Melissa Leong, Masterchef judge and food writer
One thing I love about Melbourne is dining solo. Sitting at the bar and having a glass of wine and a meal while chatting to staff and taking in the atmosphere is a real tonic for grown ups (and for people like me, who try their hardest to be one). A favourite place of mine since I moved to Melbourne nearly five years ago is Bar Louriñha. The rowdy, Latin-focused bar at the top end of Little Collins Street in the city is like ’90’s sitcom Cheers – only with happier patrons and better things to eat and drink. At night it glows like a lantern and if you stay long enough you’re likely to see someone you know, or make a new friend.
I always ask for a seat at the bar with my back to the window so I can see the whole room. I start with a glass of cava and end with a Negroni, and I’ll take whatever snacks chef Matt McConnell wants to throw at me: briny Gildas, crisp croquettas spiked with jamon, plump little charcoal-scented duck hearts on skewers. He is easily one of the most effortlessly gifted chefs in this city, and I’m here for it. Add partner Jo Gamvros’s generous way with people on the floor, and you have what this city is renowned for: real, proper hospitality.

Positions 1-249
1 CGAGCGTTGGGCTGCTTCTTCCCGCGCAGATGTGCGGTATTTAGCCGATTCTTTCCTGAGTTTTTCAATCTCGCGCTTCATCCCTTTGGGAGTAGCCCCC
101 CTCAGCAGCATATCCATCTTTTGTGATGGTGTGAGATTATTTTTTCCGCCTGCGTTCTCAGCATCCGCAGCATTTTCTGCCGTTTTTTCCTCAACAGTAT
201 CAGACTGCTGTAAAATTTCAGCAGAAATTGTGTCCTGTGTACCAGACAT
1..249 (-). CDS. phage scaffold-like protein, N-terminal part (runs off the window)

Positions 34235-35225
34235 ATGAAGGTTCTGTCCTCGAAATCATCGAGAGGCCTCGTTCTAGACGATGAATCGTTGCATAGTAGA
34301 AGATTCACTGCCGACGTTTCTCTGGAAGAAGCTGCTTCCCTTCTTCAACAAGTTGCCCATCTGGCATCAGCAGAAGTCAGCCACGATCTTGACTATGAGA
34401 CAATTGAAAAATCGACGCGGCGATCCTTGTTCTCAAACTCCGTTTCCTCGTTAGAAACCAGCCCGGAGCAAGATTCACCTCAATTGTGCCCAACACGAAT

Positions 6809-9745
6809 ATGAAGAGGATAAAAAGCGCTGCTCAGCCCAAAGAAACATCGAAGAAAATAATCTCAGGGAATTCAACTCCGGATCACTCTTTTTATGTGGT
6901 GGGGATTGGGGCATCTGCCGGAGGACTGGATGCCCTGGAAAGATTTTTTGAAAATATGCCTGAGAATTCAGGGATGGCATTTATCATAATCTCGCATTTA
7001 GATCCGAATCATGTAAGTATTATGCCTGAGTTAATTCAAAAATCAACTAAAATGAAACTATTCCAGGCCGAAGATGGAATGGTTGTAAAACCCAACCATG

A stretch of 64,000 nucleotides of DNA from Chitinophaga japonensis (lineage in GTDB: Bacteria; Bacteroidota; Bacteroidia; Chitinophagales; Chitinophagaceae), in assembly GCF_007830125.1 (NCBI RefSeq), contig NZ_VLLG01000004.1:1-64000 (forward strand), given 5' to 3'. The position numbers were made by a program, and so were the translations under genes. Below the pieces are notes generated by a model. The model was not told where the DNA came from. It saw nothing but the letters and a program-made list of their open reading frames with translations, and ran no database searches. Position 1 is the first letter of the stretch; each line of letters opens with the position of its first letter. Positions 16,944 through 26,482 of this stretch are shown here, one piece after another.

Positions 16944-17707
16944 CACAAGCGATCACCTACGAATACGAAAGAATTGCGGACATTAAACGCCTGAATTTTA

Michaela McGuire, artistic director, Melbourne Writers Festival
I’m a walking cliché but I miss getting a text message from a friend saying that they’re running late to a drink after work. I miss telling the staff at Gerald’s Bar, or the man himself, that it’s “just me, for now”, taking a seat at the bar, ordering a glass of red wine, and texting my friend back: “It’s okay, I’ve got a book.”